Yesterday was World Suicide Prevention Day and I had lofty goals of writing a moving post on what living with suicide means to me. It's something that has always been present. A shadow in the corner that can reach out and grab people when you least expect it. Not something I saw on TV or a movie, but a monster that was real, that came for people I knew.
I was going to talk about my first brush with it when I was in Elementary school and a friends father lost his battle and how watching my friends family deal with it was confusing and scary. I can clearly remember standing in my babysitters house (where we all went after school) trying to figure out what exactly was happening
I was going to talk about how, in high school, a classmate was self harming my parents helped to get her help. How that classmate didn't talk to me for a long time because my family had exposed a secret she wasn't ready for people to know about. How I felt like we had done the right thing, but somehow had still betrayed someone. It was a weird and confusing time.
I was going to talk about freshman year of college when my anxiety really reared it's ugly head and I felt the monster creeping up on me for the first time. It hovered on the edges of my mind as I tried to figure out how I would survive a place that I hated with people I didn't like. I was going to talk about driving out to the state park and staring at the waterfall and thinking, "What the hell am I doing here?" and then transferring to a new college that would be the right one for me, where a dance teacher would see my anxiety and get me help finding strategies and coping mechanisms and teach me to relax.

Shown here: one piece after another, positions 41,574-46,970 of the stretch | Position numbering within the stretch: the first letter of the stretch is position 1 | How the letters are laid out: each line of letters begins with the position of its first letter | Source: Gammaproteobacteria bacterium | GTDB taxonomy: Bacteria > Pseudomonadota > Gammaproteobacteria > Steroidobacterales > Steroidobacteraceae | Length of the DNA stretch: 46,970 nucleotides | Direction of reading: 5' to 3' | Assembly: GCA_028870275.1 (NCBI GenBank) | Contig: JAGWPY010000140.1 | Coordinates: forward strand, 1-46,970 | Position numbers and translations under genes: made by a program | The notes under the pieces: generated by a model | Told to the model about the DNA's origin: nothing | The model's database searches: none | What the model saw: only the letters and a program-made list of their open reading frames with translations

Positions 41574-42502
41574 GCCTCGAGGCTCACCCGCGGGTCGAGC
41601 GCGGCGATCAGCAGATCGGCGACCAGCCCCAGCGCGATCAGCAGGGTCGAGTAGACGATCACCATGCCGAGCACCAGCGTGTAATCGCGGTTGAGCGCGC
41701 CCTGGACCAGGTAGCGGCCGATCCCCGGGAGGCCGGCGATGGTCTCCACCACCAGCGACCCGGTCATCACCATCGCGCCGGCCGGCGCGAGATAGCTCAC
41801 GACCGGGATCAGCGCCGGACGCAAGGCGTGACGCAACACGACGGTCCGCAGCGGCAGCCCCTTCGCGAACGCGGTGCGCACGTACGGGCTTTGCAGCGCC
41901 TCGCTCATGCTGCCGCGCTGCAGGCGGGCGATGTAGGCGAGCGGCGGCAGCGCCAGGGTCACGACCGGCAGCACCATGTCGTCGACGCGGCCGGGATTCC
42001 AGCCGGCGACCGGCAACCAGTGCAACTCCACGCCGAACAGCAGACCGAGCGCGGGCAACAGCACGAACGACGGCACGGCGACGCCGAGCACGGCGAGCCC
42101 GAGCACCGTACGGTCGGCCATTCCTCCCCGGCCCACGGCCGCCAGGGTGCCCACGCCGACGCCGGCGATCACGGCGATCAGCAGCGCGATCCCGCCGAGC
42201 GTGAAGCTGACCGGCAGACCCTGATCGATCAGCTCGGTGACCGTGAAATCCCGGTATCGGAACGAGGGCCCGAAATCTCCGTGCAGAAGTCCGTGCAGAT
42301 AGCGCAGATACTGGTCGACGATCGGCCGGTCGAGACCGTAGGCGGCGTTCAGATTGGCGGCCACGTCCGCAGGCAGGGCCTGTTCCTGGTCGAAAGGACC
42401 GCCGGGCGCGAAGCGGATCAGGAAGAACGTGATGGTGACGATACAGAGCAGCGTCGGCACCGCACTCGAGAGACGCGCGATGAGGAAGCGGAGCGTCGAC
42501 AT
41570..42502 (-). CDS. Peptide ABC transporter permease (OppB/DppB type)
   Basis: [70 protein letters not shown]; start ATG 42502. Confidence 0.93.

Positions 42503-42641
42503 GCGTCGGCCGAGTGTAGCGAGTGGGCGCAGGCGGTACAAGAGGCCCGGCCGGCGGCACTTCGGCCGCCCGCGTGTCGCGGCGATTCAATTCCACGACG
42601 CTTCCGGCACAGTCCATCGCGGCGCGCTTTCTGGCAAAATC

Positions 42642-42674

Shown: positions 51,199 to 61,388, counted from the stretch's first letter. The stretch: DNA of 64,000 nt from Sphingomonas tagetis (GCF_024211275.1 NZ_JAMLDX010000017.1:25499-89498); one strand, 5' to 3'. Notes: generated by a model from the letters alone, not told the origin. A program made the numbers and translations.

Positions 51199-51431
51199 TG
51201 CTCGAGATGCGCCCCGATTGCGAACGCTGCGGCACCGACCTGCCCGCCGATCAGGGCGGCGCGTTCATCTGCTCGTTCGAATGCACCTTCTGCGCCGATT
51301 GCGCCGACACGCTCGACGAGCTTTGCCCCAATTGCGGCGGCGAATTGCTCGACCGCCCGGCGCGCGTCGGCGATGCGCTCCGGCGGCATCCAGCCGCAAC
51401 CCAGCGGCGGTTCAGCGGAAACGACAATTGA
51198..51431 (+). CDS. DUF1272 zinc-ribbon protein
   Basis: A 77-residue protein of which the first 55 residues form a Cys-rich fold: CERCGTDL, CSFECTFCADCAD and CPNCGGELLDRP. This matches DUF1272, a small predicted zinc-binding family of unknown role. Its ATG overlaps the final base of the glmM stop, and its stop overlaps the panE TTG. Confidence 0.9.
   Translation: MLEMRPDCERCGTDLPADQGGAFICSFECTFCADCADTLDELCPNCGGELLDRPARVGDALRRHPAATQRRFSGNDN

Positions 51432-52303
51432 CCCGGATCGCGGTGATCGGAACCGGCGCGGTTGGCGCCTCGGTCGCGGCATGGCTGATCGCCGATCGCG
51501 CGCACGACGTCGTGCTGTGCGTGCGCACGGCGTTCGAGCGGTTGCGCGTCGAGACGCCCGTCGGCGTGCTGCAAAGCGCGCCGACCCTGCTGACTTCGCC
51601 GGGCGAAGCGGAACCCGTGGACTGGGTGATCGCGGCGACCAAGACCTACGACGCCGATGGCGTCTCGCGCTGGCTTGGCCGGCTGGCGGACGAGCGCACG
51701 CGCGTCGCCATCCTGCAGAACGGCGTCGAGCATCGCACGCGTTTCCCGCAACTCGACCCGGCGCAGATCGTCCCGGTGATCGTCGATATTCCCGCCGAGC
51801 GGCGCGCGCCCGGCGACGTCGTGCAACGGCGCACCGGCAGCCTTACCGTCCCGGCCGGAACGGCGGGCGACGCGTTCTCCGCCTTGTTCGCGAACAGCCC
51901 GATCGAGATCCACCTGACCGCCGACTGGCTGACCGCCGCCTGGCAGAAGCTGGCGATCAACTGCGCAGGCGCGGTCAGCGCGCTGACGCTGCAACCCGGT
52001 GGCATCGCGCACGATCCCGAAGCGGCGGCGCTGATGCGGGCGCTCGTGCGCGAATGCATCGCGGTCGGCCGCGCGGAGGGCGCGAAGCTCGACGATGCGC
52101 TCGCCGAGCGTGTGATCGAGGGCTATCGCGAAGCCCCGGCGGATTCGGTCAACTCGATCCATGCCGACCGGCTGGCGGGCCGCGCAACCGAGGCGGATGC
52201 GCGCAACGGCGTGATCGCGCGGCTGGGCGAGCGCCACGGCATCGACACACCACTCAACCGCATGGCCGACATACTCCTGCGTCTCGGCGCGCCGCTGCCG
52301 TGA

I was going to talk about how my cousin lost his battle a few years ago and how, even though we weren't super close, there are moments when I feel his absence so acutely that it seems like a tangible thing that I could reach out and touch. Like at the ARC race yesterday when watching the awards ceremony I felt my breath leave my body as I remembered that time he won and we cheered so loud for him from the crowd. How running carries a different weight now that he is not off in the distance running somewhere in front of me, leading the way.